Date of Award

2015

Degree Type

Dissertation

Degree Name

Doctor of Philosophy (PhD)

Graduate Group

Chemical and Biomolecular Engineering

First Advisor

Warren D. Seider

Abstract

Biodiesel, derived from renewable feedstocks like algae, has the potential to replace traditional, petroleum-based fuels — providing a carbon-neutral, sustainable transportation fuel. However, with plummeting oil prices, alternative fuels have become less competitive. Thus, process modeling and optimization are needed to reduce costs. Extensive modeling has been done for the conversion of algae and plant lipids to biofuels, but the upstream operations remain poorly understood. We partnered with other organizations to create an overall techno-economic model for a commercial-scale algae-to-biodiesel venture, using software packages like ASPEN PLUS, the ASPEN Process Economic Analyzer, gPROMS, and AIMMS. The two most important findings from this model were that: (1) cultivation represented 90% of the total capital expense because of the massive fields required to grow the algae, and (2) extraction of the oil from algae had highly variable cost estimates, which spanned three orders of magnitude. The low photosynthetic efficiency of the algae was the major limiting factor in terms of algae growth. Therefore an exergy analysis was undertaken to rigorously calculate the efficiency (3.9%) and determine what could be done to improve it. Overall, the algae cell’s absorption of sunlight was the largest loss of exergy, and therefore the most crucial factor in decreasing capital expenditures for this venture. Regarding the extraction of the oils, supercritical carbon dioxide is a green, non-toxic solvent that can be used to extract and convert algae-oils to biodiesel in a single step, eliminating the need for pre- or post-processing of the oil or biodiesel product. The statistical associating fluid theory equations-of-state in ASPEN PLUS (PC-SAFT) and gProms (SAFT-γ Mie) were used to perform the fluid-phase equilibria calculations because of their improved robustness and higher accuracy for long-chain hydrocarbons when compared with cubic equations-of-state. A multi-phase reactor model was formulated to account for the effects of changing phase equilibria on reaction conversions. While further research is required to obtain cost estimates, preliminary results for this system show that it is possible to achieve high oil-to-biodiesel conversions at much lower pressures than previous anticipated.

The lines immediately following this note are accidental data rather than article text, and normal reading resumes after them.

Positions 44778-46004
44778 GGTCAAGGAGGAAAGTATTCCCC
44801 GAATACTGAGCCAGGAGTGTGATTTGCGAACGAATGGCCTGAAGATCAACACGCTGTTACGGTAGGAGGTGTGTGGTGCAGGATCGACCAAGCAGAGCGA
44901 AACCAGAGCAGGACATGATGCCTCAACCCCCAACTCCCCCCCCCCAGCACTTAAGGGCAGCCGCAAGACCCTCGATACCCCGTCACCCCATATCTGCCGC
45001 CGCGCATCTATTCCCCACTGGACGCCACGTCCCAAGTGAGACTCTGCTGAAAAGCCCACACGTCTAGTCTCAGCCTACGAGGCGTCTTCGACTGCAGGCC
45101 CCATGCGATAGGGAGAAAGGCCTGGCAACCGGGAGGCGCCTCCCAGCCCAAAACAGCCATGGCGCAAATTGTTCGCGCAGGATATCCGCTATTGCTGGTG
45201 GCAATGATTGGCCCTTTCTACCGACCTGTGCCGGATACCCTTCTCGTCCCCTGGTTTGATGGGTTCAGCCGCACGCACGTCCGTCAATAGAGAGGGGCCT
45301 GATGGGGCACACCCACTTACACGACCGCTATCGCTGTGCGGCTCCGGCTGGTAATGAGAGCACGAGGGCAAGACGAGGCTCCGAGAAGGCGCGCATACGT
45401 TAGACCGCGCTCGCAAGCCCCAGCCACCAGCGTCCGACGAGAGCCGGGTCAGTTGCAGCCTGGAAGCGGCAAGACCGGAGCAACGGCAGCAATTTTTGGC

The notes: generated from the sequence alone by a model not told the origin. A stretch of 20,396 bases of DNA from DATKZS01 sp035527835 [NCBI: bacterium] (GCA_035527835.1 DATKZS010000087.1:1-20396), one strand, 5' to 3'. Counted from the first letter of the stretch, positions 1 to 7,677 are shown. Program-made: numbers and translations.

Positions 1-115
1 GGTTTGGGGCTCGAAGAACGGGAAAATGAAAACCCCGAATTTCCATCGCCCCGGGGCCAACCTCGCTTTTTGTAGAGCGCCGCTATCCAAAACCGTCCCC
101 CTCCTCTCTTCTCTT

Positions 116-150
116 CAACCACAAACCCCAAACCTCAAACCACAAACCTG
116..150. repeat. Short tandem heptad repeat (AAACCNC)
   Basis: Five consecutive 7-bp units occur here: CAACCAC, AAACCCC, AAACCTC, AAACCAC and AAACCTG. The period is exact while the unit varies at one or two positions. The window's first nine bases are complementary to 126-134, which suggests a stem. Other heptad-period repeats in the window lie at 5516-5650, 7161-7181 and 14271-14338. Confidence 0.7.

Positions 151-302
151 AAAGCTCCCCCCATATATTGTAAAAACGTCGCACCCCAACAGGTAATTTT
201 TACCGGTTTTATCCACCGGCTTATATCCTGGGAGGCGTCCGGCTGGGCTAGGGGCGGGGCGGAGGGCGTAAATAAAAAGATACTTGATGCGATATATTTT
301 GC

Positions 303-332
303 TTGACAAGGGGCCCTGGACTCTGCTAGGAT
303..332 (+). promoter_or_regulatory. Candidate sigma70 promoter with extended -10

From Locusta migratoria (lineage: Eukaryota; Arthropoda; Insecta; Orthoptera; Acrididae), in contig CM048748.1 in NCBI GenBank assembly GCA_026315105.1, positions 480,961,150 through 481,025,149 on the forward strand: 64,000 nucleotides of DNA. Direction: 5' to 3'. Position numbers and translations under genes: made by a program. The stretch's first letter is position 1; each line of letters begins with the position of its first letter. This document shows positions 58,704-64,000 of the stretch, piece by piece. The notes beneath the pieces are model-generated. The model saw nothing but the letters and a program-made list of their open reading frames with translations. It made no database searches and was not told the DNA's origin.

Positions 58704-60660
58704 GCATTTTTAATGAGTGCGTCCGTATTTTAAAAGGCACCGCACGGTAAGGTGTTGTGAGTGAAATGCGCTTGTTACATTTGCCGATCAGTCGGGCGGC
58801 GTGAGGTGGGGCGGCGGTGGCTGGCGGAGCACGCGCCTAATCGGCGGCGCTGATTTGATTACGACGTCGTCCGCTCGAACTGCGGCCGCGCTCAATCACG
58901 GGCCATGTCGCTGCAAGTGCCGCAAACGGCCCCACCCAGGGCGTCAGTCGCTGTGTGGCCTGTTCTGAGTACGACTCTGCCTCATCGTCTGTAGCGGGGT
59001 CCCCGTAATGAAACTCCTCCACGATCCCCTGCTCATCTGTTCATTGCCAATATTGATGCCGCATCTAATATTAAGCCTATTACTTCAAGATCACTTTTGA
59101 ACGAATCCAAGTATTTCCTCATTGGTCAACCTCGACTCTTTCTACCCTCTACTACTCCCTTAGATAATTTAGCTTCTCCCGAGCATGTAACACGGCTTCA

Files over 3MB may be slow to open. For best results, right-click and select "save as..."

Share

COinS